Apex’s engineers and programmers have become highly skilled at developing custom workholding to reduce tool changes and increase machining efficiency. The custom cutting tools have ranged from 0.150 to 9.25 inches in size and weigh up to 40 pounds or more. Tools are typically composed of carbide or steel with replaceable inserts.
Apex’s combination tools can typically perform multiple operations, such as a tool that drills a hole, shoulder mills, and finely finishes bores to complete a feature without the need for a tool change. Tools capable of more than one operation allow the company to speed production times significantly, reducing out-of-cut time, limiting tool changes, saving space in their tool magazines, and applying the most efficient machining process to each feature. In addition, because they design custom cutting tools that will be performing operations in the same area of the part, they can often speed programs to go from one operation to another simply by changing the depth of cut. “It isn’t uncommon for a part to require 50 or more tools each time it goes into a machine,” explains Seacat. “With this many tools, we need fewer and faster tool changes out of our machines.”
Tools usually have several layers to them, each separate operation moving farther back onto the tool shank.
“These custom cutting tools may look crazy,” Seacat says, holding a 9-inch monster of a tool with a drill on the end, large-diameter boring inserts in the center, and even larger boring inserts farther toward the back. “But they get the job done much more efficiently than changing out a tool each time we need a new operation. On top of this, we’ve seen our scrap rates decrease since we’re custom-making tools for each application. Low scrap means less material costs. We’ve also seen noticeable differences in tool life, resulting in even fewer tool changes and lower tooling costs. When we do have to go to the ATC for a tool change, the Makino machines are super-fast, about two seconds.”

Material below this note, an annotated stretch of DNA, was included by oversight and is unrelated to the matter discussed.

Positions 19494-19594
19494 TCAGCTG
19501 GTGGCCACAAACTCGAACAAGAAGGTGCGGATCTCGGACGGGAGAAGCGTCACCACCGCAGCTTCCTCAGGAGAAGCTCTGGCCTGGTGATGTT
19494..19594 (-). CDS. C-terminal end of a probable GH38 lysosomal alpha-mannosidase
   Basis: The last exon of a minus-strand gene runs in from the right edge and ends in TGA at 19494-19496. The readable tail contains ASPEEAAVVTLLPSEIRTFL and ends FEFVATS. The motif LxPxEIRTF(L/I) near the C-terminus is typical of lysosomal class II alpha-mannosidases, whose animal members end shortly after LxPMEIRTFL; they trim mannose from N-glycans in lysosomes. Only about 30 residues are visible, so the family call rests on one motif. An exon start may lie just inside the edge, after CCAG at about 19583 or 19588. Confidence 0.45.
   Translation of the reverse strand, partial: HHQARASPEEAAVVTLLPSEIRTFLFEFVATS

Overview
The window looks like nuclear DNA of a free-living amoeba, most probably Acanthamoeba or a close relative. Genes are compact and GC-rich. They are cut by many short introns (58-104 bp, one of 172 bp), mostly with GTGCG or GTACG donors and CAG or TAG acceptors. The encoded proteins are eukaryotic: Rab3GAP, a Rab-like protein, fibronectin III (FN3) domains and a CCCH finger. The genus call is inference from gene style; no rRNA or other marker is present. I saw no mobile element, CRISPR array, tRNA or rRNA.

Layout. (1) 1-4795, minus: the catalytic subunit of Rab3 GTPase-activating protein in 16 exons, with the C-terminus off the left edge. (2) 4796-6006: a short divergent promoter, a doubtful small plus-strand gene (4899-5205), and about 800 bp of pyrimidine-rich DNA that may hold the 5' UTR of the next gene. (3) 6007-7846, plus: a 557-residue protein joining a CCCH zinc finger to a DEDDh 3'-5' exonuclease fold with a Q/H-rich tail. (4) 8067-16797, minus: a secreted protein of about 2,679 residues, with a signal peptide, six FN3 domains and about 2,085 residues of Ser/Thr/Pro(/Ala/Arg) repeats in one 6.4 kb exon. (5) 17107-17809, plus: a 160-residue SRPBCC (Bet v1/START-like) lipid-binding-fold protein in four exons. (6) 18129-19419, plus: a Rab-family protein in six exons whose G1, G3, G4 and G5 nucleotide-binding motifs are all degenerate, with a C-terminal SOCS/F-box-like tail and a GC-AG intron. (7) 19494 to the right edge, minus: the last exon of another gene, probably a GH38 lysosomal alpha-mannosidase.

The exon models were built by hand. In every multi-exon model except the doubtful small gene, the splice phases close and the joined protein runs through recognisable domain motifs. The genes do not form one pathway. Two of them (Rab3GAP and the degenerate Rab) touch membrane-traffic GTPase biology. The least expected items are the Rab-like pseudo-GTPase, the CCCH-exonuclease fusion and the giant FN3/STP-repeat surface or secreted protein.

Speed becomes especially important when a customer’s kanban quantities suddenly change.
“When you go from 120 pieces due this week to 350 due next, with only a few days’ warning, you have to be able to adjust your production quickly,” explains Seacat. “We achieve this through our MMC, high-performance machining centers, and our custom cutting tools. There’s no time for inflexibility. These kanban parts need to be made very quickly and efficiently.
“We have a customer that used their facilities in Japan to show us an example of how they thought the part could be most efficiently produced. Their facility produced the part in four operations, and was very surprised when we came back to them with the same part, produced in only two operations.”
To run their combination tools, Apex relies on machines such as the Makino a81s for low-end torque, low spindle run-out, and the ability to handle long and heavy tools.
Combination tooling can be quickly implemented by Apex, oftentimes produced in less than two days and cut within a week of development. They are frequently designed for specific operations that would otherwise cause slowdowns in the machining process, such as finishing the inside diameter of large holes or reaching through a window fixture to cut a specific feature.
“Not every machine can handle our tooling. For example, the Makino’s spindle face is only 50mm from the pallet center, which allows us to use long tools and not lose rigidity,” explains Seacat. “When your machine places strict limitations on you, it forces you to compromise in your tool and fixture designs.”
Custom Workholding Fixtures
Beyond tooling, Apex routinely customizes their fixtures to allow for faster production times, toolpath optimization, and to allow their custom tools to reach part features standard fixtures wouldn’t allow.
“We look at each job as an opportunity to create the best manufacturing scenario,” says Seacat. “Once we’ve determined custom workholding that will work, we’ll often create a fixture that will maximize our efficiency, and enable us to machine critical features in the first or second operation to limit the potential for stack-up error. Sometimes we use hydraulics, or window fixtures, or some other trick to make the fixture work around our creative programming and tooling.”